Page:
Ready, Set, Aperitif! - everything you ever needed to know about the illusive, diverse and utterly delicious ultimate party starters.
You say Aperitif, I say AperitivoApéritifs are alcoholic drinks or liqueurs that are served before meals in order to stimulate an appetite, or during to aid in digestion.
Pre-meal apéritifs are commonly served with something small to eat, such as crackers, cheese, pâté, or olives. Apéritif is a French word, derived from the Latin verb aperire, meaning ‘to open’.
Common varieties of liqueur chosen as an apéritif are amari, bitters, brandy, grappa, herbal liqueur, limoncello, ouzo, tequila, and whisky. If an apéritif is a bitters, it will contain bitter or carminative herbs, which are thought to aid digestion. Some wines - usually fortified wines - are served as apéritifs, such as sherry, port, and dry champagne.
By the 16th century people were producing flavoured spirits with herbs and spices for medicinal purposes. In the early days they tasted very bitter so the early producers of apéritif made the flavours more acceptable by diluting ingredients in wine.
One possible origin is in 1846 and attributed to a French chemist who created a wine-based drink as a means to administer the anti-malaria medicine quinine to French Foreign Legion soldiers abroad. The medicine was a bitter brew, so he developed a formula of herbs and spices to mask quinine's sharp flavour, and it worked so well that the recipe has remained well-guarded ever since. Joseph's wife was so fond of the drink that she had all her friends try it, and its popularity spread.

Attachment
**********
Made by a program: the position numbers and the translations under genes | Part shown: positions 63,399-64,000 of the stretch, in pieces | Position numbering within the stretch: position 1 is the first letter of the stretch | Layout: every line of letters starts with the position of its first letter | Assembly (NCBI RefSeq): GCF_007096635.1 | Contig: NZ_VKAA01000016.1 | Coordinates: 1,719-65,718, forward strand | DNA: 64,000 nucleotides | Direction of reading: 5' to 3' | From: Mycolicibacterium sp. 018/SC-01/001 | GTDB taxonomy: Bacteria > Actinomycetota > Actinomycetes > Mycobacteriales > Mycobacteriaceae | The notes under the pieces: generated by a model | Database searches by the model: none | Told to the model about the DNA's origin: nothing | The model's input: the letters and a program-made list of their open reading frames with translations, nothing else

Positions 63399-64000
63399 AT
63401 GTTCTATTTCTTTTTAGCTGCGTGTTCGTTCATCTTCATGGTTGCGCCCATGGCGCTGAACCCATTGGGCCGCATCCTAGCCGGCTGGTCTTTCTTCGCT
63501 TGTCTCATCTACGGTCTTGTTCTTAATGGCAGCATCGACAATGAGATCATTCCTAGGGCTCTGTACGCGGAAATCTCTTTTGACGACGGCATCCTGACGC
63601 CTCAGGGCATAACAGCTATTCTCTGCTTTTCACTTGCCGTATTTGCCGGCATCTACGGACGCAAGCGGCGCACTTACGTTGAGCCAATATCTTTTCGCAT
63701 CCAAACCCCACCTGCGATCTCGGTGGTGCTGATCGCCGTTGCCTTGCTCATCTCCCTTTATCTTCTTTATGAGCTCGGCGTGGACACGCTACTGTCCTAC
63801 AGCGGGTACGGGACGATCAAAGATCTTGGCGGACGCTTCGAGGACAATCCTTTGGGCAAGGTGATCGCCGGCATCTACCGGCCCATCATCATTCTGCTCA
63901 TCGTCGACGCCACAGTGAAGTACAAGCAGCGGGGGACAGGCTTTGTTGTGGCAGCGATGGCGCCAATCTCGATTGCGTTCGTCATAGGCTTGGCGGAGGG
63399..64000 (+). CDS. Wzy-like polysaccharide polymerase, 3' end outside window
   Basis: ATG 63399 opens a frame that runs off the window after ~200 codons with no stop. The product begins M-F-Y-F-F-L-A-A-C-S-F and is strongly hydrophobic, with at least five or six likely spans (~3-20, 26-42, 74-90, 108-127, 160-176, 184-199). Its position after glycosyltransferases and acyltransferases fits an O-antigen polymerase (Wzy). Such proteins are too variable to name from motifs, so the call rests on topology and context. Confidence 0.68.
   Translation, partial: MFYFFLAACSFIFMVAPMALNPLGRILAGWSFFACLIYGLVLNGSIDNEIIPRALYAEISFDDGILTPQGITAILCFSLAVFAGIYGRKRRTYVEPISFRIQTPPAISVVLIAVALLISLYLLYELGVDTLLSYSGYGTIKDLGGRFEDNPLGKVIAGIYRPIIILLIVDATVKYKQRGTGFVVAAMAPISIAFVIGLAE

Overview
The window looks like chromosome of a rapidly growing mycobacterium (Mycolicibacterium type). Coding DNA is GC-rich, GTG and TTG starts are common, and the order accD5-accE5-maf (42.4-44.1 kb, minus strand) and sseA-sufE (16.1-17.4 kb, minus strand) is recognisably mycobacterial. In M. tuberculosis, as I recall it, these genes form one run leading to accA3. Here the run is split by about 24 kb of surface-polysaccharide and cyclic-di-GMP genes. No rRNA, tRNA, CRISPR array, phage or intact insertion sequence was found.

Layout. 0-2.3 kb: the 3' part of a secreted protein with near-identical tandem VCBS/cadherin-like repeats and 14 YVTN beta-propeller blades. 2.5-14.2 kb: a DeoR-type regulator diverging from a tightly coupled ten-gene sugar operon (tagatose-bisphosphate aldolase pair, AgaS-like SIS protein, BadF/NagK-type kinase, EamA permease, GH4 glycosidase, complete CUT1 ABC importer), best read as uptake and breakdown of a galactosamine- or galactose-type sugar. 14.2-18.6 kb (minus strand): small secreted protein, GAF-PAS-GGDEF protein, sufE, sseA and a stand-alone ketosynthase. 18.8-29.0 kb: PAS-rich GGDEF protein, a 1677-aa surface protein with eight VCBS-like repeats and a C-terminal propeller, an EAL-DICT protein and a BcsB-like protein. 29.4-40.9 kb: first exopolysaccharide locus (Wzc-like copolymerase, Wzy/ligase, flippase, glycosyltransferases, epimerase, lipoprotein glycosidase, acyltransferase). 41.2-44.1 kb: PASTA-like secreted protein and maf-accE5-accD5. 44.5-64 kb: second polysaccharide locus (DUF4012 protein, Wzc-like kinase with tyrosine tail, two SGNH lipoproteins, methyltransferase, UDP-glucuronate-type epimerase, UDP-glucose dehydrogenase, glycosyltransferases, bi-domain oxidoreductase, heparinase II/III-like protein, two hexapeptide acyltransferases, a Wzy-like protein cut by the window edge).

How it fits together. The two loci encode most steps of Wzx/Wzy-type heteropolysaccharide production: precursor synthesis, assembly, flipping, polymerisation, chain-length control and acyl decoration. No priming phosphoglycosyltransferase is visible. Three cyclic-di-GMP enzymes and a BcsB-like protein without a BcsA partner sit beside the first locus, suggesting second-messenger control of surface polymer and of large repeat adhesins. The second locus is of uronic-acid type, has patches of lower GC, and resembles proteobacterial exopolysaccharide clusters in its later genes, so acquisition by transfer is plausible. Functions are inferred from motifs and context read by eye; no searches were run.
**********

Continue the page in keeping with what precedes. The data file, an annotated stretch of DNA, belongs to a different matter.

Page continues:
Historical anecdote aside, some maintain that the notion on drinking a small glass of alcohol before dinner dates back to the time of the Ancient Egyptians. Contemporary historical records however, point to 1786 in Turin, Italy, when Antonio Benedetto Carpano invented vermouth. In later years, vermouth was produced and sold by such well-known companies as Martini, Cinzano, and Gancia.
Whatever the whence-abouts; apéritifs were already widespread in the 19th century in Italy, where they were being served in fashionable cafés in Rome, Venice, Florence, Milan, Turin, and Naples.
Apéritifs became very popular in Europe in the late 19th century. By 1900, they were also commonly served in the United States. In Spain and in some countries of Latin America, apéritifs have been a staple of tapas cuisine for centuries.
Contemporary ApéritifsContemporarily, apéritifs are increasingly enjoyed worldwide in a variety of different ways and with a multitude of different choices of liqueur to constitute an apéritif.
In Greece, ouzo is a popular choice; in France it is pastis or fortified wine.
In Italy, vermouth or bitters may be served; with popular brands including Campari, Cinzano, Byrrh, and Suze.
In the Eastern Mediterranean, arak is served with mezze, and elsewhere advocates whisky, bourbon, tequila or Pimm’s No.1.